As the initial clash took place, the 12th Virginia of Robertson's Brigade was near Henry House Hill. There, they met routed elements of Munford's command, fleeing from the fight. Meeting the injured and dismounted Munford, Col. Asher W. Harman of the 12th Virginia was told by Munford that his men had made a most gallant charge in line, had been overlapped on both sides, and retreated. Harman wrote, "From the sabre cuts I saw on the faces and over the heads of his men, it was gallant charge and had been bravely met. Col. Munford had been severely thrashed over the back with a sabre...." Harman quickly marched the two miles to the scene of fight. Harman wrote, "I did not have time to even form my regiment in platoons, for Col. (Thornton) Broadhead (sic) (commander of ) the 1st Michigan Cavalry was in perfect order on the brow of the hill...to the right of the Lewis House." Harman ordered his men to form into line of battle on the first set of fours, and to charge.
The 12th Virginia was joined by the understrength 7th Virginia, which was able to mount only 80 men that afternoon. Company F mustered only one officer and eight enlisted men, while Company E was down to an officer and four enlisted men. As the 7th Virginia crested the hill and prepared to charge, its men got their first view of the fight raging below between Buford's men and the 2nd Virginia. Even though the 7th Virginia was next in line, the 6th Virginia attempted to pass in an effort to charge headlong into the melee. An officer of the 7th Virginia halted the 6th Virginia, shouting "No, no; the 7th is next in line and will be next in the charge."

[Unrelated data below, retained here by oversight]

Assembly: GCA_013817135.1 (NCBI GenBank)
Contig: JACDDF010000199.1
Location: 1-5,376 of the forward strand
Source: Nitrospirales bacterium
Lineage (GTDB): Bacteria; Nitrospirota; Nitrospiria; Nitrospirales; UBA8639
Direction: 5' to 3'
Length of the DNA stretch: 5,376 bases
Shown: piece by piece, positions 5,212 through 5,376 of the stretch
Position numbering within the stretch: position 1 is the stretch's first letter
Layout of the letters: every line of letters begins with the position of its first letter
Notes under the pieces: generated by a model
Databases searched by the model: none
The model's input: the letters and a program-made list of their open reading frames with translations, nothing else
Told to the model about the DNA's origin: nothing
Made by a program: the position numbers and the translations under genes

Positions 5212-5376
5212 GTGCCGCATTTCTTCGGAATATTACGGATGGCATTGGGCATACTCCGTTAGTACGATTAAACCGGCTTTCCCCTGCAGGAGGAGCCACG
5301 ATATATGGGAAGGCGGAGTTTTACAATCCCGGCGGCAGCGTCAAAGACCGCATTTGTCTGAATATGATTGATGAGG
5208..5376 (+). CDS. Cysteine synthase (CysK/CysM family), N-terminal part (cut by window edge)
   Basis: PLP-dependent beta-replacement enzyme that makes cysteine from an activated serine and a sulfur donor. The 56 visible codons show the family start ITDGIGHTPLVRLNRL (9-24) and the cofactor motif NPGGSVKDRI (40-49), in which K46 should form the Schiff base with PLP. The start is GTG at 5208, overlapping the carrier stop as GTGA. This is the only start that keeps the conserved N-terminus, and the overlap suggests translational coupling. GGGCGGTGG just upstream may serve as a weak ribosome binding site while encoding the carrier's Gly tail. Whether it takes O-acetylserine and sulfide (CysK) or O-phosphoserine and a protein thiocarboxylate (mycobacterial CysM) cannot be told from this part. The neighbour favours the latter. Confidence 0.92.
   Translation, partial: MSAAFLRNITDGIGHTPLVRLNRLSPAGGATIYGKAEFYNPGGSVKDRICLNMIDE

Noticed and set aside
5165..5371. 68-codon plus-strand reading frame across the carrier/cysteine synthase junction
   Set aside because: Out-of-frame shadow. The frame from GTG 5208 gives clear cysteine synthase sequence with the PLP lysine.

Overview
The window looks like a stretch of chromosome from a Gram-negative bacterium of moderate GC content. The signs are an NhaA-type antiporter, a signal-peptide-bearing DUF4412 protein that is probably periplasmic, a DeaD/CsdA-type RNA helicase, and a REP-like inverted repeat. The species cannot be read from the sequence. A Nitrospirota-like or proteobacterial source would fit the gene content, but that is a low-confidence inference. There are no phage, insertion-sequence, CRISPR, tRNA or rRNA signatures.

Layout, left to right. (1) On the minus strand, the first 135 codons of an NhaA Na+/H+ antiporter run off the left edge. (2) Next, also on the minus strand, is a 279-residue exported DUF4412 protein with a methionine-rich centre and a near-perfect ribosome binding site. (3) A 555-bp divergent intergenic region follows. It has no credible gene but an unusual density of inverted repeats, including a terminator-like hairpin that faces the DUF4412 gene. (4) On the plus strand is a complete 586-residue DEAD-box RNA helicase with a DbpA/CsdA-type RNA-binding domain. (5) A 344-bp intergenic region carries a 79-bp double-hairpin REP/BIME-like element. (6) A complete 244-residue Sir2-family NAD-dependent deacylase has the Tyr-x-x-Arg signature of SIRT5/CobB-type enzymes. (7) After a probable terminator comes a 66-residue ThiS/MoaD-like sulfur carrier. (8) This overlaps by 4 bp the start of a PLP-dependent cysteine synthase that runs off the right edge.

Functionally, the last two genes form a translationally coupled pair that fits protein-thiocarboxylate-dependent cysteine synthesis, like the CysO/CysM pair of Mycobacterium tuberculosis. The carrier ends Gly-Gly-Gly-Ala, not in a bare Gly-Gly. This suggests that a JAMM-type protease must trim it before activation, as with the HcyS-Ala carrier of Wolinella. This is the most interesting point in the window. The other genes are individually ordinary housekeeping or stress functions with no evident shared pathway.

As one member of the 7th Virginia described it, the scene was not pretty: "There was an old abandoned field to the right on where the road went over the hill, and there the combat had taken place. The dead and wounded of both sides lay scattered about, riderless horses were dashing here and there, and the deep gullies which frequent rains had cut into the hillside were filled at places with men and horses, struggling to extricate themselves. It had evidently been a fierce and bloody encounter, though of brief duration."
Buford's 1st West Virginia formed an initial line of battle on a knoll, with the 5th New York and the 1st Michigan approximately 200 yards behind. For reasons that are as yet unclear, Buford did not deploy his entire force or engage his entire command in this battle. The 1st Vermont was never brought into line of battle. Thus, the initial numerical advantage enjoyed by the Union troopers evaporated once Robertson threw his entire brigade into the fray. Harman wrote, "My regiment responded to the order [to charge] with such spirit and vim that I pierced Broadhead's (sic) center, shivered his regiment, and drove him back on his supports in such confusion that I had them all on the run..."